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Culture and Arts

Culture Watch

In this issue:

BOOKS
Author Cathleen Rountree has previously written about women in their 40s, 50s and 60s. With On Women Turning 70: Honoring the Voices of Wisdom, she turns her attention to the seventh decade and its lode of riches.

BOOKS
A Dutch-born gamine with a boyish figure is still influencing the way we dress and the way we look. Audrey Hepburn's distinctive beauty and elegance, as the Pamela Clarke Keogh's fashion biography, AudreyStyle illustrates, had as much to do with her kind and generous spirit as her flawless appearance. 

AND CONSIDER THIS
Barbara Cook polished her craft on Broadway stages and Abbey Lincoln perfected her music in jazz clubs, and both have new CDs; an exhibit of 69 works by Georgia O'Keeffe runs through July in Washington, D.C. and there's one sexy reason to see the movie Entrapment.

Books

A Great Age to Be

On Women Turning 70: Honoring the Voices of Wisdom
By Cathleen Rountree (Jossey-Bass; $25) 

   Wrinkles. Yes, we will all have them some day, and that's a guarantee. They will come to us, later if not sooner, and if that's too depressing to think about, keep in mind that the creases and crow's feet are accompanied by wonderful wisdom. 
    The sixteen women featured in Cathleen Rountree's On Women Turning 70 come from differing backgrounds. Some have had a conventional marriage;  some have lived and loved as lesbians.  Some, like the writers Doris Lessing and Madeleine L'Engle are famous, others are known only within their close circle of family and friends. Some have had blissfully health for years; a few have struggled with serious illnesses. A few have recently been surprised to fall heels over head in love again. Whatever the circumstances,  they have this in common: through their three score and ten years, they have gained strength and have been made wise.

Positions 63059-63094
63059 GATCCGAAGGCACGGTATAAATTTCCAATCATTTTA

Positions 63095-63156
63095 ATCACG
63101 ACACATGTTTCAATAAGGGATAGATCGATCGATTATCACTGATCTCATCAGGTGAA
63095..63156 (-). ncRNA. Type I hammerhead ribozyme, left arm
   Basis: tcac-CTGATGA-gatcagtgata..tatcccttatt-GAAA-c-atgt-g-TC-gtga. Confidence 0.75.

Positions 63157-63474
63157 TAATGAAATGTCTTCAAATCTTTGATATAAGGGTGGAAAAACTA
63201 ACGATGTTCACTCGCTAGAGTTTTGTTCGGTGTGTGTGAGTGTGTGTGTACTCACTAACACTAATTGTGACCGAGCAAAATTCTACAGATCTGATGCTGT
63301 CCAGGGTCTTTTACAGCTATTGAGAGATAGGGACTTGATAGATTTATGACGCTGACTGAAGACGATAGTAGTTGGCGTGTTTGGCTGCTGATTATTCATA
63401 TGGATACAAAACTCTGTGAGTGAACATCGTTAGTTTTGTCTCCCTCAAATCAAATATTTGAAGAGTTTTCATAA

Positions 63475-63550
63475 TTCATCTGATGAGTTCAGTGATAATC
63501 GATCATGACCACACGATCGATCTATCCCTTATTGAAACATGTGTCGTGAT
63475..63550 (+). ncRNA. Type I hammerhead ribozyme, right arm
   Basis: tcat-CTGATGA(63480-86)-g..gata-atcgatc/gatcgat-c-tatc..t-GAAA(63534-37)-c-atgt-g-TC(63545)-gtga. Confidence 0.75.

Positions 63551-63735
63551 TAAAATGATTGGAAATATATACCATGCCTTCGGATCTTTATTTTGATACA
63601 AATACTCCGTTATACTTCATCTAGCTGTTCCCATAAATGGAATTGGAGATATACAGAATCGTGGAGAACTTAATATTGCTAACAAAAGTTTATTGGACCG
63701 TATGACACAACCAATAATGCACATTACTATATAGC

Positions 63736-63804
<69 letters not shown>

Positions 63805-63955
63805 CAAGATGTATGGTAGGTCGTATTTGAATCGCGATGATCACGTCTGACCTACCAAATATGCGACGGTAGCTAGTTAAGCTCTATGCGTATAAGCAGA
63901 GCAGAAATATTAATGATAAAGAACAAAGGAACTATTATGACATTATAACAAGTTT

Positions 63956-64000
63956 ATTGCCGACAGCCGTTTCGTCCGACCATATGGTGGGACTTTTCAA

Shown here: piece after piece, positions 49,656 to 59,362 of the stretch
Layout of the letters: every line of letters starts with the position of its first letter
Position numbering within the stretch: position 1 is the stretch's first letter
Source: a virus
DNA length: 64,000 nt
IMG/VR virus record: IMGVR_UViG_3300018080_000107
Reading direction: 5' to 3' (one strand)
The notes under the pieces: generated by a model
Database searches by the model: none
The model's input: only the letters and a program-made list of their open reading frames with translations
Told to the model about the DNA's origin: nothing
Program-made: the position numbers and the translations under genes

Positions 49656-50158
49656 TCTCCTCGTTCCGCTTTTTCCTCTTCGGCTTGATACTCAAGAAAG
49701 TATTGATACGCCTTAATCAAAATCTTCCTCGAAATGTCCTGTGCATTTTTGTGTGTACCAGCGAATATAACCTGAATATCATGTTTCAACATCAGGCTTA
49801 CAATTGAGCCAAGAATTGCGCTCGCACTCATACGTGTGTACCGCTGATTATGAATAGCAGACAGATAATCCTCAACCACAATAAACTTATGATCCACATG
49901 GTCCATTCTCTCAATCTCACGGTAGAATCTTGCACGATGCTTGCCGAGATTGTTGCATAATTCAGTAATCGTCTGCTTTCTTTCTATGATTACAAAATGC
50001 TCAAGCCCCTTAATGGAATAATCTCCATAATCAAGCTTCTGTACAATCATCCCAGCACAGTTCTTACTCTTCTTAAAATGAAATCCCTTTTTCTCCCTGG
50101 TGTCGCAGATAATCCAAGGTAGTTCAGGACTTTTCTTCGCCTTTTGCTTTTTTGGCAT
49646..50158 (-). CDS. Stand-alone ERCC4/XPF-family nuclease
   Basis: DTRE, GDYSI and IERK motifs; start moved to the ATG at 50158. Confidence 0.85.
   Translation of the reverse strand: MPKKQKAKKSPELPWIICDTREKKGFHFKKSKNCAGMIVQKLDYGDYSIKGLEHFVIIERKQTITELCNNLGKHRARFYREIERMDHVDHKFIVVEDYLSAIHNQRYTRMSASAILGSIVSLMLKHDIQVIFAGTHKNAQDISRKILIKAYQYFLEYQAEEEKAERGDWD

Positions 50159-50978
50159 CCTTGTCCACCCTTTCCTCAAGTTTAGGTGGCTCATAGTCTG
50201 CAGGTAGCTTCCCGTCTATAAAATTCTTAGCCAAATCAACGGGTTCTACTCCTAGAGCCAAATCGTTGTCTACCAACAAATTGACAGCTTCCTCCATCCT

With this book, Rountree adds a fourth  in her exemplary series on the decades in women's lives, having previously written on women in their 40s, 50s and 60s. The unabashed admiration in Rountree's brief profiles introducing each of the 16 women is nicely offset by their refreshing candor and observations about all things great and small, including wrinkles. At 74, --yes, she admits it--gossip columnist Liz Smith marvels about how lucky she's been in her career and blithely owns up to having a facelift  30 years ago. She'd do it again, she says,  if she weren't so busy. The strikingly handsome Austrian-born photographer Inge Morath, who is married to the playwright Arthur Miller, is another woman who believes in facelifts. "But not for myself" she writes. "I mean, then what do you do about your elbows? Your hands?"
    There's no doubt that at 70 these passionate and committed women have come into their own. Age, they affirm, is what you make of it., and seven-oh has its distinct rewards. First of all, it is liberating. "You don't have to prove anything to anybody, do you? And you've fulfilled whatever roles are prescribed for you," argues Betty Friedan. "So the rest of your life is just where you want to take it." One of Rountree's subjects, a St. Louis woman named Leah Friedman, has taken it far indeed. For most of her adult life, she was a wife and mother--'just a housewife,' she might have been labeled in an earlier, benighted era. After her daughters  finished college and were out of the nest, Friedman fashioned an entirely new life for herself, taking classes, experimenting with photography and exploring Jungian psychology. "I've lived an entire life since I was 50," she exults. Now in her 70s, she has been working toward a Ph.D. in psychology at California's Pacifica Graduate Institute..